While specific amounts can vary, it’s wise to allocate anywhere from 10%-20% of your earnings for an emergency fund. By accruing this amount over time, you will have a buffer to get back on your feet if you lose your job or if you cannot continue to work for some reason. The liquidity of your emergency fund is also of prime essence. In order use it whenever you need it, it is prudent to save money in your savings account or in an investment instrument that’s liquid.
Investments are a great method to grow your savings for young adults over the age of 18.
How then does one start their investment journey? If you’re new to the world of investments it’s wise to take a risk assessment, which can help you narrow down on a few investment vehicles that could help you earn certain for the risk you’re willing to take. Some popular asset classes include gold, fixed deposits, and equity mutual funds.
For example, as a beginner, you might have very little knowledge of the markets and therefore may decide on investing in fixed deposits and mutual funds. Mutual funds are managed by qualified expert teams. This means that someone who has made a career out of investing profitably is going to make your investment decisions.
To determine the right funds to invest in, it is important to find a platform you can trust. With the growth of fintech in India, there are now several apps to choose from. Some of these platforms can provide investment advisory services, which means they will help assess your risk and provide a recommendation for your investments.
Investing long term can help your money compound, which means the interest continues to grow. This can help you create a strong cushion for that rainy day, or, perhaps, even a master’s degree you want to pursue abroad.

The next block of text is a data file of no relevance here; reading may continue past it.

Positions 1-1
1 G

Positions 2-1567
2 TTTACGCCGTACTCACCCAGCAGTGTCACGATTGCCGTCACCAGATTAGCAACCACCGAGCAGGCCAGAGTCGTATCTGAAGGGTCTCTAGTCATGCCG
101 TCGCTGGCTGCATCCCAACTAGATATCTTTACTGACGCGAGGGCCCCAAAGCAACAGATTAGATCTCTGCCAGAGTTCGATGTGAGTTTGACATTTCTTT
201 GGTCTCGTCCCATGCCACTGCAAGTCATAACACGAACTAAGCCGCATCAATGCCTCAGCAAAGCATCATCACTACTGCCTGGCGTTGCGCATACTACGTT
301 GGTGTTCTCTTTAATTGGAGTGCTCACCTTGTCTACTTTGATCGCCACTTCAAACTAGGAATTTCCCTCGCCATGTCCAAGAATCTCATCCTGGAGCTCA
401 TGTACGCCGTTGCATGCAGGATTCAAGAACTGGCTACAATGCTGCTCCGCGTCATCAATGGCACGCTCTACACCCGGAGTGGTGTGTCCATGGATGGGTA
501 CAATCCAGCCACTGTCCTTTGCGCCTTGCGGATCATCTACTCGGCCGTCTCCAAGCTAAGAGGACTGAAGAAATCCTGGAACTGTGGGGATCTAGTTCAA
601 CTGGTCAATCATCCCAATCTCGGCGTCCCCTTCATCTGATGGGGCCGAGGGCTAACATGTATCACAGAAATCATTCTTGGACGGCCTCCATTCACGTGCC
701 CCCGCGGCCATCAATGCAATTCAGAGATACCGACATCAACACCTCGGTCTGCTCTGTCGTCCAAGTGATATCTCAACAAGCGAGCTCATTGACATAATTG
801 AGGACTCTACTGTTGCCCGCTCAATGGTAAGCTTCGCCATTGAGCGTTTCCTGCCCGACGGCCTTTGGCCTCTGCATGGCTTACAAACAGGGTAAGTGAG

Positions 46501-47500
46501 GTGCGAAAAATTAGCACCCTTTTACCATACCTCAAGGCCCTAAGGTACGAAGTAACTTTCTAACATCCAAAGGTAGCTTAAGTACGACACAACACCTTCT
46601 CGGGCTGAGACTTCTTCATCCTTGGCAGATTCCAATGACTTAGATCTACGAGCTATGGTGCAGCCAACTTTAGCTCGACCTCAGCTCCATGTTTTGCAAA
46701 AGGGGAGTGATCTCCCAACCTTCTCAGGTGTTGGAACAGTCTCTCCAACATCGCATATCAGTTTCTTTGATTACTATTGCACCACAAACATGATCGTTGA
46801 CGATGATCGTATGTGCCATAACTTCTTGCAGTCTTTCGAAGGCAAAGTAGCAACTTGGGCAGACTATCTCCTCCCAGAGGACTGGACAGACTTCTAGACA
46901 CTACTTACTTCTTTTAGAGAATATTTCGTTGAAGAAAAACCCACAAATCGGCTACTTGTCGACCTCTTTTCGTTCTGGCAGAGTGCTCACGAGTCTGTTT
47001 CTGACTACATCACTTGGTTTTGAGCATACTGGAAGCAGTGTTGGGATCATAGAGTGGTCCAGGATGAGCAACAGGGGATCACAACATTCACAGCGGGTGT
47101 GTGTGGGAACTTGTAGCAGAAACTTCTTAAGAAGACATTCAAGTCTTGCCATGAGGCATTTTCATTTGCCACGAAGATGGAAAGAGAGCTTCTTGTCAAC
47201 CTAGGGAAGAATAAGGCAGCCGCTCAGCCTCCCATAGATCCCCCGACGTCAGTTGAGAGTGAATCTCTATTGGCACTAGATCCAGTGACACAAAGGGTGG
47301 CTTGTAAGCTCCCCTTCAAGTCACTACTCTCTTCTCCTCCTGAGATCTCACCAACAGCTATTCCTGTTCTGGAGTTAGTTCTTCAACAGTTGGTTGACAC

There are two kinds of debts one can incur, necessary and unnecessary. With necessary debts, you’re borrowing money to buy an asset that usually provides a long-term benefit. Take education for example. With the rising costs of tuition fees, it might not be possible for you to save and invest the entire amount you need. This could result in taking an education loan, which you will be responsible for paying off after you finish your degree. In this circumstance, it’s hard to contest the long-term value of an education, which justifies you taking a loan.
Conversely, buying a new mobile phone each year and having to pay high monthly instalments or EMIs is unnecessary. While easy EMI and pay-later options have given us great convenience, that convenience tends to put most in unnecessary, avoidable debt. In your 20s, your borrowing capacity tends to be limited but it is important to ensure that you’re not getting yourself into debt by buying stuff you don’t need. Therefore, it is important to balance your debts while considering your long-term goals and budgets.
As a young person, take control of your finances today. Money plays an important role in our lives and deserves sizable attention. Budgeting, saving, and accounting for your debts are disciplines that should be learned early. If done correctly, they will set you up for financial freedom.
Eela Dubey is the co-founder of EduFund. She is a graduate, cum laude, from NYU and a masters dropout from Columbia University. Eela’s goal is to help Indian parents and students become more financially literate, and aware.
Armaan is the India Lead Editor for Forbes Advisor. He has more than a decade’s experience working with media and publishing companies to help them build expert-led content and establish editorial teams. At Forbes Advisor, he is determined to help readers declutter complex financial jargons and do his bit for India’s financial literacy.
Updated: Sep 27, 2021, 8:42pm